Bye Bye, Sarah…

It’s been five days, almost to the hour, since I closed Time Stands Still.

I mentioned in my first entry about the show how scary it was because it was a challenging show. Three days before the performance, however, I was scared for another reason: people still did not know their lines. Because I was so scared by the script, I had my lines memorized really REALLY early, so it was frustrating and terrifying to me that just days before the show, I was still begging my costars to run parts of scenes with me because cues weren’t being picked up. I wanted so badly for the show to be good, and by the day of the last rehearsal, the show seemed to have fallen apart. But during the final rehearsal itself, the show kind of fixed itself. It wasn’t perfect, but being a superstitious theatre person, I was okay with that.

I think that, barring shows at my college, this was the show where I had the most people coming to see me. This made me both more nervous and more excited, and backstage before the matinee, my heart was beating so fast and all I could say was “I’m so nervous. I’m so nervous.”

The first show- which was attended by mom, my friends Kara and Meg, and my therapist- went pretty well. All throughout the rehearsal process, our director had been trying to get us to pick up the pace, and our nerves finally made us do that. The show itself is very emotional, but my character is not, and the electric charge of the show was making me feel intense emotions that I had to work not to show. My mom and I had dinner together before I had to report back to the theatre to have my gruesome makeup retouched. The second show- which was seen by my significant other and my friends Jamie, Maria, and Jackie- went just as well as the first. Since that was our final show, I missed saying lines as soon as they left my mouth. I could feel Sarah slipping away from me, and when I exited after my bow, I started crying.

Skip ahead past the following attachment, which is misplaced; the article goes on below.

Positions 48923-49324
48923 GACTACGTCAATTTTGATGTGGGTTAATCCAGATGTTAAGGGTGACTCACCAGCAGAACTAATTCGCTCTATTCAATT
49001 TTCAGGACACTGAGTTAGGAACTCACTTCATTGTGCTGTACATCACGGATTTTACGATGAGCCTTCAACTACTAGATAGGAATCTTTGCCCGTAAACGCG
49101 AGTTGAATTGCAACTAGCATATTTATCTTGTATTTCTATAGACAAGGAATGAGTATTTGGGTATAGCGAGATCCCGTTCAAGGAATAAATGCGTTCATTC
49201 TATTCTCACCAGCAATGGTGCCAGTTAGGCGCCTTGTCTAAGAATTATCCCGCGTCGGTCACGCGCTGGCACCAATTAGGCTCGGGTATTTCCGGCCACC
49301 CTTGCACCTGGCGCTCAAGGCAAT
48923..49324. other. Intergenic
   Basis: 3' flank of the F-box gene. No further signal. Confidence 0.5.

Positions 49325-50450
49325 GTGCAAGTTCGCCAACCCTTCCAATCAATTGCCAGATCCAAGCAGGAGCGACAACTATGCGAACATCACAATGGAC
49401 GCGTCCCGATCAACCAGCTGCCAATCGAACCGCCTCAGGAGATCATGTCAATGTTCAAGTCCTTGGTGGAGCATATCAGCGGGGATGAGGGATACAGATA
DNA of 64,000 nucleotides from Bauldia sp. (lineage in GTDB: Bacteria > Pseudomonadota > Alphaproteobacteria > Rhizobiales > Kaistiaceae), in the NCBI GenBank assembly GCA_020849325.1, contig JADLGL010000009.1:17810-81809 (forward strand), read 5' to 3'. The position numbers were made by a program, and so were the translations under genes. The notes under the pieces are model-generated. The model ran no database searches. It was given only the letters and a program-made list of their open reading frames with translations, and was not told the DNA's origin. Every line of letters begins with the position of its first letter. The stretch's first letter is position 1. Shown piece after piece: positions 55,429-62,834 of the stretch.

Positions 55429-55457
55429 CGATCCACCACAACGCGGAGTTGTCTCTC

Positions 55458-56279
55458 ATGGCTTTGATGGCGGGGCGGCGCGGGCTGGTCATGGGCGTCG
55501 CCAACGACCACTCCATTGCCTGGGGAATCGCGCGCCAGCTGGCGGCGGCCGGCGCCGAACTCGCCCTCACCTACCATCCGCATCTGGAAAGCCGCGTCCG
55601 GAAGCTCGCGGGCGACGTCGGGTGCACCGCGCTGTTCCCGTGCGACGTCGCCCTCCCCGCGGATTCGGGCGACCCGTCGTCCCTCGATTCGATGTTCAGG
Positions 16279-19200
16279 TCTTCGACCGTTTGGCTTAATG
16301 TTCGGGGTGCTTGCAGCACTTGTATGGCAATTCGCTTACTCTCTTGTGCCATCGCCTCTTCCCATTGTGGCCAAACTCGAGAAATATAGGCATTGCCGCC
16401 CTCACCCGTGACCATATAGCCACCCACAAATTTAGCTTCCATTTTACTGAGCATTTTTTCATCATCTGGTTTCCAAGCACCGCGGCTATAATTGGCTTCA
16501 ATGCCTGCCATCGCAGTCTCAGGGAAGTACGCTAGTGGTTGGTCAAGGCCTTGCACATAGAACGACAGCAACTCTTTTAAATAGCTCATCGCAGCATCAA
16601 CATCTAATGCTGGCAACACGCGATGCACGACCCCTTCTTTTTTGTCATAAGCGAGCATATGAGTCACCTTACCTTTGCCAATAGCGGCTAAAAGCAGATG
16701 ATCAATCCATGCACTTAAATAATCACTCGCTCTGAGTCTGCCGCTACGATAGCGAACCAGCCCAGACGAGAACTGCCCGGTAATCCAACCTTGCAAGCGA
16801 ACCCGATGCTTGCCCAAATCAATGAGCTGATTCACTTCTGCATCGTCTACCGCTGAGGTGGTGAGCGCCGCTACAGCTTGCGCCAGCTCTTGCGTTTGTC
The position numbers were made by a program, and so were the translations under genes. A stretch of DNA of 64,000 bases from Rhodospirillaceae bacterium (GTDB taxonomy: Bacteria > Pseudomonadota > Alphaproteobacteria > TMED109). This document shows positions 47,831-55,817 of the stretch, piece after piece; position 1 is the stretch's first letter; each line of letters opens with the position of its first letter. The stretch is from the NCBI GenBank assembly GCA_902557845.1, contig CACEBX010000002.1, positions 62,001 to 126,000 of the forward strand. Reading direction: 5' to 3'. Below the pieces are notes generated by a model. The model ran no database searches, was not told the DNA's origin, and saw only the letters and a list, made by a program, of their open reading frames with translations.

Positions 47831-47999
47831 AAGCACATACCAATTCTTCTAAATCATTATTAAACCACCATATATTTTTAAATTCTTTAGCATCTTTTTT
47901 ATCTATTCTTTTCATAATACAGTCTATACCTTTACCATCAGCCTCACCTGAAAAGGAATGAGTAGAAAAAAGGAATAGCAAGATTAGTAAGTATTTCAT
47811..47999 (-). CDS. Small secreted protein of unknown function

Something that amazed me was that when people came over to me after the show and told me that I did a great job, I felt like I deserved it. Usually I’m really awkward about receiving compliments about my performances, but I just wasn’t this time.

This show has been such a growing experience for me. While I always work hard during shows, I really pushed myself for this one. I was terrified that I wouldn’t know my lines on time, so I used every spare moment and was memorized ten days early.  Even with my three weeks of bronchitis/cold/recovery, I did what I could to lower my vocal register and make myself sound older. I tried to be more in my body, unlike the awkward 20-something that I am. I learned how to walk with crutches and a cane and how to do a stunt fall while wearing a leg brace, without hurting myself. I researched PTSD and the locations where Sarah travels to for work. I put SO much work into this part and I feel like it came through, at least for the most part, in my performance. Finally during the last few days, I felt like I was skillfully playing a woman sixteen years my senior. For the first time in my life, I thought, without prompting, “I am a good actor.” And that in itself is a huge step.

I miss the show like crazy. I miss playing Sarah and I miss playing opposite my costars. I miss rehearsals to look forward to after a long day of teaching and I miss writing about Sarah and her life in my notebook. I just miss it.



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